One is that at least some of the employees on duty didn't believe the fruit bin was their responsibility. Either they chose to ignore the problem or their lack of care caused them to miss it. It's a manager's duty to instill a clear sense of responsibility amongst employees. 

Another issue is inattentiveness. The oranges had clearly gone unchecked for several days. It's a manager's role to make this attention part of the procedure. Somebody should be checking the merchandise.

I've written about this before. In one instance, multiple employees missed an obvious problem because none of them were paying attention to the big picture.

Another one was about an inexplicably dirty hotel room. The comments from hotel professionals were particularly interesting.

It's easy to write-off problems like this. It couldn't happen to you, right? Perhaps not. But, the best customer service leaders are constantly checking just in case.

Customer service managers should ask themselves a few questions. 

  • Do you have any moldy oranges in your organization?
  • Are employees on the lookout for these sorts of problems?
  • Do people know what to do if they see one?

The Strange Effect of Surveys on Consumer Behavior

The survey equation seems simple.

You ask a customer a few questions. Their answers help you spot problems. You then use their feedback to improve. If all goes well, customers become more loyal and sales go up.

It's applying feedback that's been a sticking point. Many companies don't. One study suggests that only 10 percent of companies use survey data to improve service.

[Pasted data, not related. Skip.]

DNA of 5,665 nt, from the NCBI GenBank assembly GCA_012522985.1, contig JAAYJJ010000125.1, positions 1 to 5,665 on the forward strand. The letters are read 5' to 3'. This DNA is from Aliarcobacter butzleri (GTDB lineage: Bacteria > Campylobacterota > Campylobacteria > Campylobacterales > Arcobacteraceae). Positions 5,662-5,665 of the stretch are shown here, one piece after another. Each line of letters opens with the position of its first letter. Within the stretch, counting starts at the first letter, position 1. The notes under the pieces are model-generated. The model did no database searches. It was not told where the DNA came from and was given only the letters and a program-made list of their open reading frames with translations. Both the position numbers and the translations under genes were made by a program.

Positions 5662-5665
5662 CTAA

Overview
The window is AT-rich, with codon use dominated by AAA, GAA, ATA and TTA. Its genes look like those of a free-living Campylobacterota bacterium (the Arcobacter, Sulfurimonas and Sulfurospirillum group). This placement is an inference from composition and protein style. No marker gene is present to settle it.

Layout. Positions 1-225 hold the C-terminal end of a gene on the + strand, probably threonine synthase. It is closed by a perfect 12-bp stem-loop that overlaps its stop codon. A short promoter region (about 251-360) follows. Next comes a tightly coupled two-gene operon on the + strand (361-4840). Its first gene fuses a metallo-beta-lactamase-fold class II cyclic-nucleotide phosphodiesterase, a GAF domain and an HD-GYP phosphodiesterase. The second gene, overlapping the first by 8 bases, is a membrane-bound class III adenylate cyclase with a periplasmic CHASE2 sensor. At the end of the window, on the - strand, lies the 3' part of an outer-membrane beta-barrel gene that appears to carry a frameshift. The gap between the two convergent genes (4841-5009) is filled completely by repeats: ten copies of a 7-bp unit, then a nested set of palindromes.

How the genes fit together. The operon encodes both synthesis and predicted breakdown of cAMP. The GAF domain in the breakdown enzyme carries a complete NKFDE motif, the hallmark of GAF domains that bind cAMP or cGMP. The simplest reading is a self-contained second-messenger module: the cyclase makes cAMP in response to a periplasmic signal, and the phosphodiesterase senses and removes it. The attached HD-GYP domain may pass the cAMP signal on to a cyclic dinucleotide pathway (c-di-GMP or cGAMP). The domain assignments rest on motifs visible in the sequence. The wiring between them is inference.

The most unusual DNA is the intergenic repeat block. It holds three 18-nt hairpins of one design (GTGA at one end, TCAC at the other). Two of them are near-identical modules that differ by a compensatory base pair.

It turns out that a survey has influence, even if you don't use the data.

A 2002 study published in the Journal of Consumer Research determined that the mere act of surveying customers increased sales and loyalty. Here's a summary of what the study's authors found.

The Study

The research was conducted by Utpal M. Dholakia and Vicki G. Morwitz. They separated customers at a financial services firm into a test and control group. The test group took a customer satisfaction survey while the control group did not.

Dholakia and Morwitz then used actual customer transactions to identify any differences between the customers who were surveyed and those who were not.


The Results

Two conclusions jumped out.

First, the surveyed customers were much more likely to open new accounts with the financial services firm.

Second, the surveyed customers were much less likely to defect. 

The Implications

It would be a mistake to just assume you can launch a survey and watch sales soar. 

There's a bit of nuance here. For example, the study was conducted in 2002 when surveys weren't nearly as constant as they are now. It's entirely possible the study would see different results if it was conducted today.

My guess is the survey itself isn't what's driving consumer behavior. My hypothesis is there are two parts of the survey that are really making the impact.

The first is the act of story telling. 

Customers relive their experiences when they complete a survey. Retelling their story through a survey can make strong feelings (good or bad) even stronger. And, like so many stories, the details change and become exaggerated over time to create a stronger narrative.

The second part is a survey can demonstrate that a company actually cares.